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… continuing transition into retirement thoughts …

barbellsStature – now there’s a giggle. The transition has been lifelong – from the skinny, gawky unco-ordinated youth to what I overheard someone describing as that “round little man.”  It seems my stature increase has been outward in all the wrong places rather than upward. Daily moderate exercise and lean eating have done little to modify such a transition, yet I continue to attend to both. Sometimes one just has to flow into one’s genes.

There are other ways of attending to stature, however.   There is financial stature, and I am grateful that I was pointed early to a healthy and generous superannuation scheme presided, over at that time, by our national body of churches. It will cover accommodation and a modest income for us both, perhaps eventually augmented by a pension.

There is the reputational stature painstakingly built over decades of ministry and interaction collegially and ecumenically. It will be important to continue to nurture those connections.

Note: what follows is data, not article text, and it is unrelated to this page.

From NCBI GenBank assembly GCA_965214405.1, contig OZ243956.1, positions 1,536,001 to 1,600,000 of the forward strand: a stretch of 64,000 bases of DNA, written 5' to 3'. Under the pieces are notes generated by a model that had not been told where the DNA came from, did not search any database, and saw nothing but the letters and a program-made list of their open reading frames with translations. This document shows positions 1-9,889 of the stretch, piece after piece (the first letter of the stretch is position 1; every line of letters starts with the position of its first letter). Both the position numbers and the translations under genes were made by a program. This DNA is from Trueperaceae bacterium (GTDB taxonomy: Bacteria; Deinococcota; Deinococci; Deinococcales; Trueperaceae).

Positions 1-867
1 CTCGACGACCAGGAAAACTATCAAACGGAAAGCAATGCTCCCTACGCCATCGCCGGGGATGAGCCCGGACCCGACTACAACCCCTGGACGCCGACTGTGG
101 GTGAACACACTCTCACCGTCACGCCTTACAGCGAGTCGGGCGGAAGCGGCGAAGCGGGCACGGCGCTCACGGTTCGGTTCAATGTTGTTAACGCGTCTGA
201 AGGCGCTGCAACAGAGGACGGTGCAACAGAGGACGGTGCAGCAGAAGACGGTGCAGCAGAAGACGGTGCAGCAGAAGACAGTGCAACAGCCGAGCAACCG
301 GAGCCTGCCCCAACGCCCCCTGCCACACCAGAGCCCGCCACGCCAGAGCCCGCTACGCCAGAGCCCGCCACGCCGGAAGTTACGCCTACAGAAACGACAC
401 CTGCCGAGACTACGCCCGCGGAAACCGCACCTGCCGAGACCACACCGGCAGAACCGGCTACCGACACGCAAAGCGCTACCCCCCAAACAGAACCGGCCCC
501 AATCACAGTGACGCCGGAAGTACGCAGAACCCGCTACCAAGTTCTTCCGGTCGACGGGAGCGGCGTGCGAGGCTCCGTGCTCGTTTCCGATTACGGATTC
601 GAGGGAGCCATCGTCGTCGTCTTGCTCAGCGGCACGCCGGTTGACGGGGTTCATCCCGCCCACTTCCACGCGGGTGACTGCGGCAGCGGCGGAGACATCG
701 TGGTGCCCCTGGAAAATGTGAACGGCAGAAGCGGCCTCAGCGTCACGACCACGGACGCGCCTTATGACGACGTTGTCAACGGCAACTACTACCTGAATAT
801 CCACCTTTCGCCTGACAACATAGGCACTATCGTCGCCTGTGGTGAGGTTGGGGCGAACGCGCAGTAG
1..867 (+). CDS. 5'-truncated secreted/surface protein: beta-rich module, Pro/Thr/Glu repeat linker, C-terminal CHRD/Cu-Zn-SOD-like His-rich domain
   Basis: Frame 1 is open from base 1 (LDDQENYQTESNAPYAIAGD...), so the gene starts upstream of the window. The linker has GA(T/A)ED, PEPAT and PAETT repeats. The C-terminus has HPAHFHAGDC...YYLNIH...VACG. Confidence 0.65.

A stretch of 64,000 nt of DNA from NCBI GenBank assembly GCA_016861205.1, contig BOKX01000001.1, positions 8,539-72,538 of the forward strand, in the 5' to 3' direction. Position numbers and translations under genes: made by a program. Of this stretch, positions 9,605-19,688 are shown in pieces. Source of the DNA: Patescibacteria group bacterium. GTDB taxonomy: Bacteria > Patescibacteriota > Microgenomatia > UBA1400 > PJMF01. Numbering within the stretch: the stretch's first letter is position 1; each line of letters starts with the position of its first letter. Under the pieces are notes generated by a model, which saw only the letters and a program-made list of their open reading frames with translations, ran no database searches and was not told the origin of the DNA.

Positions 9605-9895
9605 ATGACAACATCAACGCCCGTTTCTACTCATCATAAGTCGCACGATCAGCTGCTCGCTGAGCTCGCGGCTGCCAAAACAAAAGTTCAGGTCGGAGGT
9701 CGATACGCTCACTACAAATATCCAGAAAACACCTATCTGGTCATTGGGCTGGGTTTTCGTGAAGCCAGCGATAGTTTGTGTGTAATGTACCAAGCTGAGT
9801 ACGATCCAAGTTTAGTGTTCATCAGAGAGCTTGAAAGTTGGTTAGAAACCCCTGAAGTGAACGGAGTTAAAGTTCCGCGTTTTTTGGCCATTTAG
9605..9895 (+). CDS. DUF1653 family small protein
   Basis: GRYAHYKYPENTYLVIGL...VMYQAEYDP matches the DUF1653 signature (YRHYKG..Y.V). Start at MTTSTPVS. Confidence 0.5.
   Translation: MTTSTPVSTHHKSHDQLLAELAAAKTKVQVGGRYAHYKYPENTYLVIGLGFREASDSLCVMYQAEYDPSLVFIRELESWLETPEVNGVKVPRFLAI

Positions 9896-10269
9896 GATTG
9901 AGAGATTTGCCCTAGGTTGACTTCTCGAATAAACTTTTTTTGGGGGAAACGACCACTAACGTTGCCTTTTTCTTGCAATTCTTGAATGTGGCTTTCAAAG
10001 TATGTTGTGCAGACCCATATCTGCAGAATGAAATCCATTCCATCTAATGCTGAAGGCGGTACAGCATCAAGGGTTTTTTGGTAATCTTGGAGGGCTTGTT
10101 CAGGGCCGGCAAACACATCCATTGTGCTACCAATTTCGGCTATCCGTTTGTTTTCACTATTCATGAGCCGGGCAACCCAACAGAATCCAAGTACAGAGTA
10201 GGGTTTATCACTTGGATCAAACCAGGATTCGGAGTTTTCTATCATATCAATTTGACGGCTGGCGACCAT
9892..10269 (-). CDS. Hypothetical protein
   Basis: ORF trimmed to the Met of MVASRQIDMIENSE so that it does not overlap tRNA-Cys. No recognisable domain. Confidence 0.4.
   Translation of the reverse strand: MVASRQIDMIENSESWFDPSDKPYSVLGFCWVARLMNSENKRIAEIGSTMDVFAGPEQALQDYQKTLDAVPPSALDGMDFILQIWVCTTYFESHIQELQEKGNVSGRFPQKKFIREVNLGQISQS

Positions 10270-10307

Robert Louis Stevenson reminds me that even these are not the sum of the stature to which we are called:

 We must accept life for what it actually is – a challenge to our quality without which we should never know of what stuff we are made, or grow to our full stature.

Sober words with which we are invited to not only assess and accept the nature of our limits – but transcend them!

Theosis – a truer perspective

Discussions with Eastern Orthodox folk awoke me some time ago to the core Christian perspective of theosis, however – and this is how I would now measure stature. We in the West have inherited an unhealthy preoccupation with the Fall, becoming somewhat obsessed with an Augustinian awareness of a deep plummet from grace. A lot of our Christology and soteriology is focused on dealing with humanity’s flaws. Such a focus has given legs to powerplays and abusive policy at the highest levels of church and state. Theosis simply reasserts the presence of the Divine Spark in humanity, and the call through the Christ to grow into the image of the Creator of all things – a call to grow into the stature of divinity – a never-ending journey that goes far beyond what we artificially call retirement.

“The glory of God is [us] fully alive” – pronounced, Irenaeus, a second-century Father of the Church. Far more can be said about this.

But for now, this call to keep increasing in stature excites me!